The path to passage for a bill spending almost $3 billion in federal COVID-19 relief was paved with money Thursday.
But about 20 minutes of discussion was all it took to win a 26-5 vote from the upper chamber after 18 new projects were added along with a $500 million set-aside from general revenue for a tax rebate program.
It was the smoothest passage of major legislation in the state Senate this year, where lengthy and bitter filibusters pitting factions of the Republican majority against each other have become normal.
Senate Minority Leader John Rizzo, D-Independence, said the easy passage was due to the work of Senate Appropriations Committee Chairman Dan Hegeman and House Budget Committee Chairman Cody Smith.
Hegeman and Smith crafted a bill that satisfied lawmakers who wanted a project in their district and those who wanted to return part of the state’s record surplus to taxpayers.
“It always helps to be able to fill the potholes and problems,” Rizzo said.
The vote, along with votes on three other bills for construction and repair projects, sets up a final day of budget votes on Friday. Both chambers must vote a final time on the state’s $45 billion operating budget for the coming year and the House must accept the Senate versions of the four bills that spend another $4.3 billion.
Items added to the federal relief spending bill to smooth final passage include $83 million for a new Missouri State Highway Patrol academy building, $20 million for cell towers on public land sought by Gov. Mike Parson and $25 million for river port grants sought by the House.
The biggest items in the bill are $411 million for water infrastructure and lead pipe removal, $250 million for broadband infrastructure and $148 million for grants to federally qualified health centers, all recommended in Parson’s original plan.
The largest project that lawmakers rejected was Parson’s request for $70 million to build the 140-mile Rock Island trail in an old railroad corridor.
The Senate approved a tax credit program — up to $500 for individual filers and up to $1,000 for married couples — shortly before it voted on the budget bills. The program is similar to a plan developed by Smith but with two major changes: An income limit of $150,000 for individuals and $300,000 for couples to qualify and a cap of $500 million for all rebates.
Smith’s plan had a $1 billion cap and no income limits.
The plan was cut back for two reasons, Hegeman said. The first was to help it win passage, and the other was to make sure giving back $1 billion didn’t interrupt a phased-in income tax cut tied to revenue growth.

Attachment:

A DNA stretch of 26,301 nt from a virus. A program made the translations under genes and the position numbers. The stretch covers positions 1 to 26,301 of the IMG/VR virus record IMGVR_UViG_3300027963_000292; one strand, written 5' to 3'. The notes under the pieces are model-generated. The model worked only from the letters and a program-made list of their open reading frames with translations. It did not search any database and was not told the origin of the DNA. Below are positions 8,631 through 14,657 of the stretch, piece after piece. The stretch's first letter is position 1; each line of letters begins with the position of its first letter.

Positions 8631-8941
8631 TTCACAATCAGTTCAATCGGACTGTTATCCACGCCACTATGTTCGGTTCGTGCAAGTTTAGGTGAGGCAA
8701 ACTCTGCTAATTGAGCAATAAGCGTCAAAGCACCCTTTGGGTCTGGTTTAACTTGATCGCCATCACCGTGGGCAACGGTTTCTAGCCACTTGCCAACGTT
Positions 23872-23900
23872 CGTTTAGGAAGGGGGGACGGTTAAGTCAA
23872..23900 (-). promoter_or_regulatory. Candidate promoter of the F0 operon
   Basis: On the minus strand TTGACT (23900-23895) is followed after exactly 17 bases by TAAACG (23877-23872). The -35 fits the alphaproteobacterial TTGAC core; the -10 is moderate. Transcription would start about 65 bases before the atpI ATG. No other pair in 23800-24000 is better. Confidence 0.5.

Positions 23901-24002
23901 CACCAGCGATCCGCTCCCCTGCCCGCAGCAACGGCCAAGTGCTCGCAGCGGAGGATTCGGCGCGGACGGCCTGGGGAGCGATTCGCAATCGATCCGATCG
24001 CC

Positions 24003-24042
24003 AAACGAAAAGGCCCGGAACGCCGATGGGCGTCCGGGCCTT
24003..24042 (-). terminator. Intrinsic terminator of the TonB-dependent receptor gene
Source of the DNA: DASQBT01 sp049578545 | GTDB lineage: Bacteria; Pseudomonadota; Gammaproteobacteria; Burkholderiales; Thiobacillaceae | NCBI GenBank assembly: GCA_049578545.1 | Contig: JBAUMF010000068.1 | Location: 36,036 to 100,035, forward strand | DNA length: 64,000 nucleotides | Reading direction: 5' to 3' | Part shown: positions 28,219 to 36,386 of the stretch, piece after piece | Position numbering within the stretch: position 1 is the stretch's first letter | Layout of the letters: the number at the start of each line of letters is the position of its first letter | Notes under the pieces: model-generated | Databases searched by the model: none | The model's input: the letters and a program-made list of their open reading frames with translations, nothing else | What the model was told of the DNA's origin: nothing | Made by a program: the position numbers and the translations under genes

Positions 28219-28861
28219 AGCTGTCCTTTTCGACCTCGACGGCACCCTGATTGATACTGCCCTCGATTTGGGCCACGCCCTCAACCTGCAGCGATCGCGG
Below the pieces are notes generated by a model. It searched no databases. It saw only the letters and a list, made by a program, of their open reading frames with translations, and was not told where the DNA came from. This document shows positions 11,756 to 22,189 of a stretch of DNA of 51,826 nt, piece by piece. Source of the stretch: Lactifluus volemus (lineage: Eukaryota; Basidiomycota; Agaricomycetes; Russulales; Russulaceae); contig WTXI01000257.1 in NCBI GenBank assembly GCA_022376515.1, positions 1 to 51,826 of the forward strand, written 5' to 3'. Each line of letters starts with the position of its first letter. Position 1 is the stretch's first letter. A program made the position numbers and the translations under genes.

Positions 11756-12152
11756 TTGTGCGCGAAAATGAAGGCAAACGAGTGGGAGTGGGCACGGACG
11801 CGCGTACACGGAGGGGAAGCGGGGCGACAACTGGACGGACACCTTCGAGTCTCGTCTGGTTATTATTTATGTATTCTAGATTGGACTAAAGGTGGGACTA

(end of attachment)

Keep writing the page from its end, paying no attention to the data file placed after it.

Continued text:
The bill using federal relief funds includes “a lot of transformative projects that will impact every part of the great state of Missouri,” Hegeman said during debate.
Both liberal and conservative members of the Senate praised the plan. Sen. Angela Mosley, D-St. Louis, thanked Hegeman for including $6 million for demolition of the vacant Jamestown Mall in north St. Louis County.
“This mall has been vacant for about six or seven years,” Mosley said.
St. Louis County has allocated $6 million from its share of the American Rescue Plan funds to match the state’s contribution.
Sen. Rick Brattin, R-Harrisonville and a member of the conservative caucus, also found things he liked in the bill.
During negotiations on the state operating budget, some lawmakers raised concerns that the source of the money — President Joe Biden’s relief package known as the American Rescue Plan — could spell trouble with members of the conservative caucus.
“I am not a fan of the ARPA funds, but if there is going to be a use of it…” Brattin said.
“Let’s use it for projects that benefit our communities for years to come,” Hegeman said, finishing Brattin’s thought.
The bulging state treasury, with a surplus expected to be well in excess of $3 billion by the end of June, helped ease any concerns, Hegeman said.
The tax rebate plan is a good use of a portion of that money, he said.
“A lot of us believe that the government should have enough to run the services but we don’t need to be building surpluses,” Hegeman said.
In the Senate Appropriations Committee, members added 69 line items to the relief spending bill and four of the 10 items added to Parson’s plan by the House received no funding. In the final bill, only two House projects, and two of the original Senate projects, were not funded.
After satisfying Smith’s desire for a tax cut, winning over other lawmakers was making sure their local needs were met, Hegeman said.
“All of our community have needs and so we addressed that,” he said, “some of them indirectly through the buckets of money we have and some of it directly through individual line-item appropriations.”